A new report looks at how the workforce is expected to change in the next 20 years. The Future Of The Workforce, commissioned by UBS Wealth Management, outlines four trends it expects to see between now and 2035. How can your business prepare for those changes?
AI (Artificial Intelligence)
AI is has been described as the ‘fourth industrial revolution’ which will ultimately lead to the ‘hollowing out of middle income, medium skilled jobs’. The report supports this, suggesting that middle skilled jobs will be at more risk than lower skilled due to the high cost of designing AI to replace those roles. It is also estimated by the World Economic Forum (WEF) that 5 million jobs could be lost by 2020. More pessimistic predictions claim that AI will replace 50% of all jobs within 30 years.
HR leaders who embrace technology within their hiring processes will be best positioned to respond to the changes AI continues to bring to the shape of the workforce.
The demise of a unified corporate culture
The report suggests that around three quarters of businesses expect an increasingly multi-generational workforce to create a divide between Generation X and younger workers. This claim is at odds with research from McDonald’s who found that its employees are happier in a multi-generational environment.
As an estimated one in three UK employees doesn’t trust their employer, perhaps the underlying cultural problem lies elsewhere. For those businesses, the cohesion of their future workforce requires a more detailed strategy to rebuild trust. HR must also focus on creating a culture supported by technology that embraces all of its employees and brings the best people into your business regardless of age, gender or social background.
A decline in employee loyalty
The growing trend for millennials to choose a freelance career is expected to lead to a corresponding fall in employee loyalty. By 2020, the gig economy is predicted to be worth £2 billion to the UK economy, which requires a shift in the standard approach to hiring. The report recommends placing your employees at the centre of an ‘experience’ to improve retention and taking steps to reduce unconscious bias.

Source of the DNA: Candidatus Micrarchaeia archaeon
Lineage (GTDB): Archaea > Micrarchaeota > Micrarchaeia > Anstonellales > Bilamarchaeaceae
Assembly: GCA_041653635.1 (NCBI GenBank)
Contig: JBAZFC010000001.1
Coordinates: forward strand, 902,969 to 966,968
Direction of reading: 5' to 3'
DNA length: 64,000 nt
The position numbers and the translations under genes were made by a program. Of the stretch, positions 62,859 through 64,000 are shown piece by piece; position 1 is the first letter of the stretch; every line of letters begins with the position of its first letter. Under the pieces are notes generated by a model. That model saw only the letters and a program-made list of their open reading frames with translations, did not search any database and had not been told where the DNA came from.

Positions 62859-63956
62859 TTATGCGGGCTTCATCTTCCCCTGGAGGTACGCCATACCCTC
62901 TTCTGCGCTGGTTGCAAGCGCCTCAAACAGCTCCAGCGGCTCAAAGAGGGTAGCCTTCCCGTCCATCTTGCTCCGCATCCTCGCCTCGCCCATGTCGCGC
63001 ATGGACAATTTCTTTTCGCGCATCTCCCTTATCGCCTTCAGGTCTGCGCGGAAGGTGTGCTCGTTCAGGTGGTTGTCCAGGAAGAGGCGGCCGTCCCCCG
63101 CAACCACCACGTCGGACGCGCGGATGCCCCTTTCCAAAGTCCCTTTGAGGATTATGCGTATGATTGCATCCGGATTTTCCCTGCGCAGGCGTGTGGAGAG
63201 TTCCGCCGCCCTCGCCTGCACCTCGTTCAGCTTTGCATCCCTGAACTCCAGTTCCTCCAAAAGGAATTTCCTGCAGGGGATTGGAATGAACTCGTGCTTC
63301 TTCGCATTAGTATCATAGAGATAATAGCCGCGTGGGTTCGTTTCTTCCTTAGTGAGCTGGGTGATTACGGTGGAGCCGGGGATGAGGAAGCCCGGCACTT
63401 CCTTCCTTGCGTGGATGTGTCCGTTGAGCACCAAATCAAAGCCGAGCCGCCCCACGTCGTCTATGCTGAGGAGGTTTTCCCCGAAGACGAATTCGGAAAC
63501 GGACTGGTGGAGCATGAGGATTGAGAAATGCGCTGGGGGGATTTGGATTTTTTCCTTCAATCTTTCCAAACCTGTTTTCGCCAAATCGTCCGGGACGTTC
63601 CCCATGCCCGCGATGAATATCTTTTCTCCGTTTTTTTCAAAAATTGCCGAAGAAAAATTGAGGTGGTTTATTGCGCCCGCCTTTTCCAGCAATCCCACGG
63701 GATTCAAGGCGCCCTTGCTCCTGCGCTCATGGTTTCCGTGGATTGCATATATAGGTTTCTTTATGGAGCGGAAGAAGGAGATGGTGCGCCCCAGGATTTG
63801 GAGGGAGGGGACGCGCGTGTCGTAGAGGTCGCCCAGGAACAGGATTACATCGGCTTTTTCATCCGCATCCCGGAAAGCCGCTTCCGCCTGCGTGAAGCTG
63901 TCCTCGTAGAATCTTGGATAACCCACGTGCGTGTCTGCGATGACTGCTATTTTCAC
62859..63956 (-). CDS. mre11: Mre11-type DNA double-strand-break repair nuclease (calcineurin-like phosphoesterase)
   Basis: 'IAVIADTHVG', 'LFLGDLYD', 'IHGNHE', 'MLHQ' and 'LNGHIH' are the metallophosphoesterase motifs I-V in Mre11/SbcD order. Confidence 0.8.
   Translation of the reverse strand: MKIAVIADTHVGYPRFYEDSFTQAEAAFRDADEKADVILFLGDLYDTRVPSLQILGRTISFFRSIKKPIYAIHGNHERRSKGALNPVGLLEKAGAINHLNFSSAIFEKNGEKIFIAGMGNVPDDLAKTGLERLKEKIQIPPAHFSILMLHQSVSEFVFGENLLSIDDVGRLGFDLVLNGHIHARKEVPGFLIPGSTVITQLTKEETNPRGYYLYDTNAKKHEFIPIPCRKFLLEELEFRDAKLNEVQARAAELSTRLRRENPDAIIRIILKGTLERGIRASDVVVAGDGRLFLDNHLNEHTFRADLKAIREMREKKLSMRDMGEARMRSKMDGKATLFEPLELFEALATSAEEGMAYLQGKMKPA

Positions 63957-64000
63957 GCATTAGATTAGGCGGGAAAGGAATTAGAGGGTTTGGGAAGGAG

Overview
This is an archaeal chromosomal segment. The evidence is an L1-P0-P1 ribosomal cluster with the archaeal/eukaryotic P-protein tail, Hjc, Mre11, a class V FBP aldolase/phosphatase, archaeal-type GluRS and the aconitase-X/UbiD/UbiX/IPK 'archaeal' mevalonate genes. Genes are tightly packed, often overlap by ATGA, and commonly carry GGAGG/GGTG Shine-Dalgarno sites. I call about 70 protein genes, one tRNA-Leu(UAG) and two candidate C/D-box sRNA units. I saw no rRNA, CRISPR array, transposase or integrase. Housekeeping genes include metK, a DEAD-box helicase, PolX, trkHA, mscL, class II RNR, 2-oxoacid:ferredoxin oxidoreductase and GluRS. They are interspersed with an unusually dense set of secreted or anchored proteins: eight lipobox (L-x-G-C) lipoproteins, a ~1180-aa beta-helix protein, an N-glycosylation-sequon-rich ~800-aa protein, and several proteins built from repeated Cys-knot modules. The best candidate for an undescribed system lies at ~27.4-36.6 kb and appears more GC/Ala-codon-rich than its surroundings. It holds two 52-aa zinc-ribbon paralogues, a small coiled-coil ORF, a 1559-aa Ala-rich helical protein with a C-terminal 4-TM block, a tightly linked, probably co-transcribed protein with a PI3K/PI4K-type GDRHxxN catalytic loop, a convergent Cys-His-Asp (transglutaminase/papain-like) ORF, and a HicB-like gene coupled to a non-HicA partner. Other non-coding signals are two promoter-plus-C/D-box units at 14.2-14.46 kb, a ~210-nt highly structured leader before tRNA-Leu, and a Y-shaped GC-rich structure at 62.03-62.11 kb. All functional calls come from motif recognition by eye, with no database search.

Paying attention to potential ‘flight risk’ employees is a further way of improving attrition. An article in the Harvard Business Review features new research from CEB which highlights additional reasons behind employee departures. As well as the ‘usual’ motivations to leave (eg, a lack of career advancement or poor leadership) a job search may be prompted by the following:-
- Work anniversaries.
- Comparison with peers, following school reunions for example.
- Personal milestones, such as turning 40 or 50. Job hunting reportedly increases by 12% before a birthday.
HR analytics can quickly identify key dates to help HR create effective strategies centred around team building, regular check-ins and recognition of high achievers. Additional data, such as, how frequently new hires have changed jobs in the past or monitoring concerns expressed during performance reviews will also inform HR’s approach to talent.
Additional methods of preventing a talent exodus and improving retention levels include:-
- Review the social media activity of high achievers to gauge their ‘flight risk’ potential.
- Promote from within where possible rather than automatically sourcing external hires.
Employee wellness programmes
The final change is the need for ‘wellness’ programmes as an integral part of future job offers, which reportedly improve productivity by as much as 13%. This coincides with a report from the TUC Postponing the pension : are we all working longer? which found that half a million UK workers are forced to retire early due to health issues. Our previous article examines ways in which HR can improve wellbeing at work for all employees, including strategies such as:-
- Creating an open environment where people can approach their employer to discuss wellbeing issues without fear of being stigmatised.
- A focus on physical and mental health.
- Acknowledgement of health problems, especially for employees with chronic or potentially serious conditions.
Again, recruitment analytics will provide insight into at-risk employees, enabling HR to respond in a timely and effective manner.
Prepare your business for the changing nature of the future workforce with HR technology that helps you to create an effective talent acquisition strategy.
For more detailed insight into the gig economy and how your business can tap into its potential download our whitepaper The Rise Of The Gig Economy.
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